We didn’t have anything to do with these holidays, with Christmas causing the most fuss. Think about it — what do kids talk about for a MONTH at school? Where they are going for Christmas, what they might be getting, the candy, and then in January, for another week, the only topic of conversation is what they got for Christmas. I don’t think the kids who rode the school bus with me were trying to be mean when they asked “what did you get for Christmas?” But my answer stunned them every time: “nothing.” I think some of them thought it was because we were so poor (I wore a lot of hand-me-downs in those days). Kids who weren’t in my class didn’t see the all the other signs I was different than the rest.

I am not bitter for growing up in this different way. My sister and I put up with quite a bit of teasing and shunning; I didn’t have any friends at school until grade 5 or 6. I am very grateful for the kids who did befriend me. Some of the teachers treated my sister and me differently too, besides the basics of being banished to the library during Christmas concert practices. Actually, that was kind of fun, ’cause we had the whole place to ourselves and could run, make noise, and throw paper airplanes.

I survived the school years without any aspect of Christmas. When our religion changed and started to become more main-stream, many people struggled with how to change their thinking and traditions. We had our own traditions and holidays, you see, that were quite meaningful and beautiful. It was as hard to toss them out as it was to accept new ones that had been the source of our rejection, and we’d been criticizing, for all those years. Christmas trees are pagan, phalic symbols, don’t you know!?!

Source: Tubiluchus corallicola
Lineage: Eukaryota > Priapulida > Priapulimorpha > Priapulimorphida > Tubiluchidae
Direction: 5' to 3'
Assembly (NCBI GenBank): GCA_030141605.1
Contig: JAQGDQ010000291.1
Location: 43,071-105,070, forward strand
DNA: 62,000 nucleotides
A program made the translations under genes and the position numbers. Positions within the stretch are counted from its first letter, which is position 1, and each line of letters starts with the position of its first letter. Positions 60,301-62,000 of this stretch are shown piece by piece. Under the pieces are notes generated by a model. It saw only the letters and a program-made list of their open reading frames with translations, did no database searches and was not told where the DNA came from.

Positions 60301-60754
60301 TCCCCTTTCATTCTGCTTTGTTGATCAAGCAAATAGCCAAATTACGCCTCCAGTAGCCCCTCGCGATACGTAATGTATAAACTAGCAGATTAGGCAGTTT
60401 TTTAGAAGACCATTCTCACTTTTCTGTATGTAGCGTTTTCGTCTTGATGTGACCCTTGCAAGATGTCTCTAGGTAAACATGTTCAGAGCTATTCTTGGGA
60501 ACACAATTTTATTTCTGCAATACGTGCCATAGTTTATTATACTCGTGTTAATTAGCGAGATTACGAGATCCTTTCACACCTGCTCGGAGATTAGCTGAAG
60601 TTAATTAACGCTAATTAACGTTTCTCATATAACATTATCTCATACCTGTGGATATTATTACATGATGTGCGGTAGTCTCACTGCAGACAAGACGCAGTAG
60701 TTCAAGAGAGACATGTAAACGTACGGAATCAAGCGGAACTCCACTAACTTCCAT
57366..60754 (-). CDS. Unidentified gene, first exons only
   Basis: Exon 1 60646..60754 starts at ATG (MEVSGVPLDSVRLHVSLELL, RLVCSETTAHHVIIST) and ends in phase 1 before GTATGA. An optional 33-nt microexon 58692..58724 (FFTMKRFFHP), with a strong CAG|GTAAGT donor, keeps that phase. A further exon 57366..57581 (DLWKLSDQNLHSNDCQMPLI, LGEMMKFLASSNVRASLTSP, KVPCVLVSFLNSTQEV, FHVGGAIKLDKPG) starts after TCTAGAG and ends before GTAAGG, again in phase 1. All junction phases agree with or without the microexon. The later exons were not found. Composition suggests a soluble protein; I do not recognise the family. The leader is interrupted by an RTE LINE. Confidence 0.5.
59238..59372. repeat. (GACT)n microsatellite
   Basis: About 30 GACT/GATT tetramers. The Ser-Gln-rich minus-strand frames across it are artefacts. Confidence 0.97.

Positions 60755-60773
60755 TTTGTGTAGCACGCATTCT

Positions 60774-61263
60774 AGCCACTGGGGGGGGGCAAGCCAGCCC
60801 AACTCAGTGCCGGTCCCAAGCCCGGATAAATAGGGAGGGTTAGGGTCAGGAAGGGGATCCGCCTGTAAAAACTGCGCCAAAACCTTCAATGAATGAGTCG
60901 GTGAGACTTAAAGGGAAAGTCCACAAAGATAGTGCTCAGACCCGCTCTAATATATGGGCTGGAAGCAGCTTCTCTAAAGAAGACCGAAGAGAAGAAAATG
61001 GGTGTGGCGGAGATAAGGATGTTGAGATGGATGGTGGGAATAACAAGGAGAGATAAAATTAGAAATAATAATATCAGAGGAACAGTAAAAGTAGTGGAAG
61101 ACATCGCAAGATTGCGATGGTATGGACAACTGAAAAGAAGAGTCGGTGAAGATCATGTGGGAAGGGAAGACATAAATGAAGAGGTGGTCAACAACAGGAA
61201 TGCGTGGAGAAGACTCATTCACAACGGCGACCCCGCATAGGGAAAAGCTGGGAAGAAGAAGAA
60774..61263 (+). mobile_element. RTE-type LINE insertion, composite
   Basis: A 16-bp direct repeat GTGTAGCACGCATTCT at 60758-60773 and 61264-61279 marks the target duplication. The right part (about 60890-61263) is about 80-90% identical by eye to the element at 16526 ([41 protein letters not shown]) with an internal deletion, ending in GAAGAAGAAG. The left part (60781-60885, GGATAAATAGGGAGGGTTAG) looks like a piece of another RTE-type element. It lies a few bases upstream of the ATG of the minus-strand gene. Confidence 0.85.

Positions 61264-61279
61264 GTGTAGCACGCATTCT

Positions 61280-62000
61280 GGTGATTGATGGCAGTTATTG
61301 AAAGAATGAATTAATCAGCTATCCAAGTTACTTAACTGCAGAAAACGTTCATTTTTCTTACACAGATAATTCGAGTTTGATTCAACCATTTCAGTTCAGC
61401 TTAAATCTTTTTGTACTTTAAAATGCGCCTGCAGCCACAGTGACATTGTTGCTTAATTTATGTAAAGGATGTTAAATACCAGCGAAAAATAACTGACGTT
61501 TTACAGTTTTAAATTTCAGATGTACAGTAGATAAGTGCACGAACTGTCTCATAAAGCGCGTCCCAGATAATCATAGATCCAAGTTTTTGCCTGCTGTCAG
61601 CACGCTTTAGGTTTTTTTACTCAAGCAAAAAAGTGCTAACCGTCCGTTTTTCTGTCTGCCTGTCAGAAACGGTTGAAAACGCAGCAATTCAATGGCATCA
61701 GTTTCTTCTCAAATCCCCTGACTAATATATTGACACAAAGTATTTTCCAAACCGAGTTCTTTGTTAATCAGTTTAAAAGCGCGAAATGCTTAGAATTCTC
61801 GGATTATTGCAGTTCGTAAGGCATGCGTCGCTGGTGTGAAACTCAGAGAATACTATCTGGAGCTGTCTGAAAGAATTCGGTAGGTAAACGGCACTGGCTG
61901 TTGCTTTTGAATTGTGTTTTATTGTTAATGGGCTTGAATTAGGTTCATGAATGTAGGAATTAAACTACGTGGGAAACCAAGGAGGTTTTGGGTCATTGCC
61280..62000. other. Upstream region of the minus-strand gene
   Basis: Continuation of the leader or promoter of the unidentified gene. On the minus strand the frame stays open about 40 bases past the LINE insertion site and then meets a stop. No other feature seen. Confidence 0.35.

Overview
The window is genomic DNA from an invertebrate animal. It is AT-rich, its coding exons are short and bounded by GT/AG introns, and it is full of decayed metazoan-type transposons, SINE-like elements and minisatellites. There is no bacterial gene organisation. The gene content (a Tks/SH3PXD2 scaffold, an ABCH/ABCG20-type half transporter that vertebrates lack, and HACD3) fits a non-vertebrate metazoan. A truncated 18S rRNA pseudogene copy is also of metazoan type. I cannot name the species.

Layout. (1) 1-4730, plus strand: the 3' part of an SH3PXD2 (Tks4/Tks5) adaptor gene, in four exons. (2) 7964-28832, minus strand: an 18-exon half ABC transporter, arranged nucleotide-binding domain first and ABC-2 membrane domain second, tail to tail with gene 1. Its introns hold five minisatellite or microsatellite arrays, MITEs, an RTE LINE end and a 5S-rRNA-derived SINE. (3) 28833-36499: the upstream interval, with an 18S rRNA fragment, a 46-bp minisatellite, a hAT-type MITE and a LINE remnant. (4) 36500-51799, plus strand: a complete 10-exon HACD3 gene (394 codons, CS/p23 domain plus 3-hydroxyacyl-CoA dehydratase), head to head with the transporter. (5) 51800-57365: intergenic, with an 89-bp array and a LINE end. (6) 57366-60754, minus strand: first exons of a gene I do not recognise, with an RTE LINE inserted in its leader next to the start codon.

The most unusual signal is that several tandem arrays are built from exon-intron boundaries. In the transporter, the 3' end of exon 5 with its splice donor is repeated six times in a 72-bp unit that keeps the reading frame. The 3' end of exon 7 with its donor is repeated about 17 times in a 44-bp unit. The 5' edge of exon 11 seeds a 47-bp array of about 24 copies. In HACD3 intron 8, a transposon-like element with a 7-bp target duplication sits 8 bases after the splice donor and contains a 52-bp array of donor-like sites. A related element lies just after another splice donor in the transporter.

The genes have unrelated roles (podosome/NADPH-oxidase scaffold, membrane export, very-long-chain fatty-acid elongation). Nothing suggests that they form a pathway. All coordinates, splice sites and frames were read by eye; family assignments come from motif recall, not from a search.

So, it might come as somewhat less of a shock to hear that my husband and I aren’t really doing much for Christmas. We have lights on our house, and some family/friends will get small presents, but we aren’t giving anything to each other. I don’t think we did last year, but we got married at the beginning of December and things were pretty hectic due to that (our wedding was also a small, un-hyped affair). Do you think that strange? Impossible? Crazy? Maybe it is for you, but I think a LOT of what happens at Christmas is pure distraction. Some traditions are lovely and some families do manage to keep it simple, but MOST of the stuff that happens has nothing to do with Jesus (the reason for the season, you know) or family bonding. Never mind the soap-opera-like baloney that goes on among people offending each other, re-offending, being offended, shunning… mostly because of presents or other silly reasons. The stories I hear from some people make my head hurt!